If you keep the CD together until the end of the term, the bank promises to pay you interest. Some savings accounts have higher interest rates as compared to some certificates of deposit (CDs), but these so-called “high-yield” accounts may need a significant deposit.

Risk: If you take money out of a CD before the maturity date, you will usually lose some of the interest you earned. Some banks will also take a portion of your principal, so it’s essential to read the rules and check CD rates before you invest. Also, if you lock yourself into a CD with a longer term and overall rates go up, you’ll earn less. You’ll need to cancel the CD to get a market rate, which will usually cost you a fee.

4. Money market funds

Brokerage firms and mutual fund companies usually sell money market funds. They are pools of CDs, short-term bonds, and other low-risk investments that are put together to spread out risk.

Why invest? Unlike a certificate of deposit (CD), a money market fund is liquid, which means you can usually get your money out at any time without being charged.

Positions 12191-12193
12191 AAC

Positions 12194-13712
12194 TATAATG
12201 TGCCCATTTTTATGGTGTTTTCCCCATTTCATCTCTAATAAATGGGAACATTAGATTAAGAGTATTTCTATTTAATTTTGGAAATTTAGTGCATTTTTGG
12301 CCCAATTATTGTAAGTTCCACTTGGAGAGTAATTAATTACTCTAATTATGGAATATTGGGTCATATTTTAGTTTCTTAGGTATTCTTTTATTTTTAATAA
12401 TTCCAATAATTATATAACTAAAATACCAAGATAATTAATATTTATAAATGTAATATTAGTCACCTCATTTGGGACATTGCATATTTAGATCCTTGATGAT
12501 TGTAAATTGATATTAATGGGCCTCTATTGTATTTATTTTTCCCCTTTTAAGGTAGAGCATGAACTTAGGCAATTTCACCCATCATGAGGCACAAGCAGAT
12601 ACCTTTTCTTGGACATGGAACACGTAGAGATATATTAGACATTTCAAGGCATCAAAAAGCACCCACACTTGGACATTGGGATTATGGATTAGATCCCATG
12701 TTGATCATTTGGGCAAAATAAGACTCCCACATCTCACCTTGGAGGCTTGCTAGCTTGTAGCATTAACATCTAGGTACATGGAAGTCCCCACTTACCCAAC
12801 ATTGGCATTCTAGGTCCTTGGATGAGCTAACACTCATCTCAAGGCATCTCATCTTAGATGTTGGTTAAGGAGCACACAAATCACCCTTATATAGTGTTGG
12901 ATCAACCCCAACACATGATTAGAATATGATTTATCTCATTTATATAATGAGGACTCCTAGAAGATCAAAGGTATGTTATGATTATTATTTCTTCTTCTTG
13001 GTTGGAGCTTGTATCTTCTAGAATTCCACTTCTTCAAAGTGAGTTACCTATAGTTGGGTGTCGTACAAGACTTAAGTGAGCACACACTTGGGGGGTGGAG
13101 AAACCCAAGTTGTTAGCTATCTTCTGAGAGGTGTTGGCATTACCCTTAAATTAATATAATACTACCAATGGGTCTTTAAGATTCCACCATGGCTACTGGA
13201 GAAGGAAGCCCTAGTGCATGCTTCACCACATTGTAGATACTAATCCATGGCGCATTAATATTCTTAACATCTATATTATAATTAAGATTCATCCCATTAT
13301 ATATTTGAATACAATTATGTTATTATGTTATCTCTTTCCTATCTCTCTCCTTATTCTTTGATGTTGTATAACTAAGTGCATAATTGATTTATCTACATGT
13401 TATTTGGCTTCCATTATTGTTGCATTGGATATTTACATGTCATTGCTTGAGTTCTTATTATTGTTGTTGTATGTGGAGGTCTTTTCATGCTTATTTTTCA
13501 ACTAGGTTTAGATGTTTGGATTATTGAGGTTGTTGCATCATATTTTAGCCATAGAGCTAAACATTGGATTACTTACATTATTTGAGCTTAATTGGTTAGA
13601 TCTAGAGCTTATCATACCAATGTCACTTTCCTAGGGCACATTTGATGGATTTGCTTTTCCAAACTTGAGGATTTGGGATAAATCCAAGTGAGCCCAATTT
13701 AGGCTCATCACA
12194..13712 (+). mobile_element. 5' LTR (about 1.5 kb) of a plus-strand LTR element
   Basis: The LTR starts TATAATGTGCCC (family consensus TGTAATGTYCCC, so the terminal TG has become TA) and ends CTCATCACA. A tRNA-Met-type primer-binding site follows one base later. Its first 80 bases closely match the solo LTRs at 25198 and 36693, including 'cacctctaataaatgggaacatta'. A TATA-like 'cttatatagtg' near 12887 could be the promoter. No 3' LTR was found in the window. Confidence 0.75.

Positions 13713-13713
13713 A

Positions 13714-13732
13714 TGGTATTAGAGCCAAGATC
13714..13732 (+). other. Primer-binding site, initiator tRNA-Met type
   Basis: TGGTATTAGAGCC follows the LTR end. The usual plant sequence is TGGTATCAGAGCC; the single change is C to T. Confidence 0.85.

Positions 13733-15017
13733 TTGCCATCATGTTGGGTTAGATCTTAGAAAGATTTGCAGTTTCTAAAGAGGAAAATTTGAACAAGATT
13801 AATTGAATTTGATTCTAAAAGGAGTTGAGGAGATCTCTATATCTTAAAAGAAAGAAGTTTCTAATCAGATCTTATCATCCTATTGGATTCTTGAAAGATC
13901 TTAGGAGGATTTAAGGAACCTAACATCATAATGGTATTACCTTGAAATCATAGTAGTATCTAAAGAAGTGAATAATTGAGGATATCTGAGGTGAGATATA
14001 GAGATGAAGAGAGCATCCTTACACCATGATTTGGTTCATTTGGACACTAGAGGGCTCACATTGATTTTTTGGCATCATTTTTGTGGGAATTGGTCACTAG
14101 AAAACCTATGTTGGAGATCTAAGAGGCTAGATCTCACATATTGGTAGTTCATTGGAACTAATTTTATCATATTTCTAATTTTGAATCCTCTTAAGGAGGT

Ben Wacek, who started and runs Guide Financial Planning in Minneapolis and is a financial planner, says that money market funds are usually pretty safe.

“The bank tells you the rate you’ll get, and its goal is that the value per share won’t be less than $1,” he says.

5. Bills, notes, bonds, and TIPS from the Treasury

The U.S. Treasury also makes Treasury bills, Treasury notes, Treasury bonds, and Treasury inflation-protected securities, or TIPS:

  • Treasury bills have to be paid off in one year or less.
  • Treasury notes can be held for as long as ten years.
  • Treasury bonds can be paid off in up to 30 years.

TIPS is a type of security whose principal value goes up or down with inflation.

Why should you invest? You can buy and sell these very liquid investments directly or through mutual funds.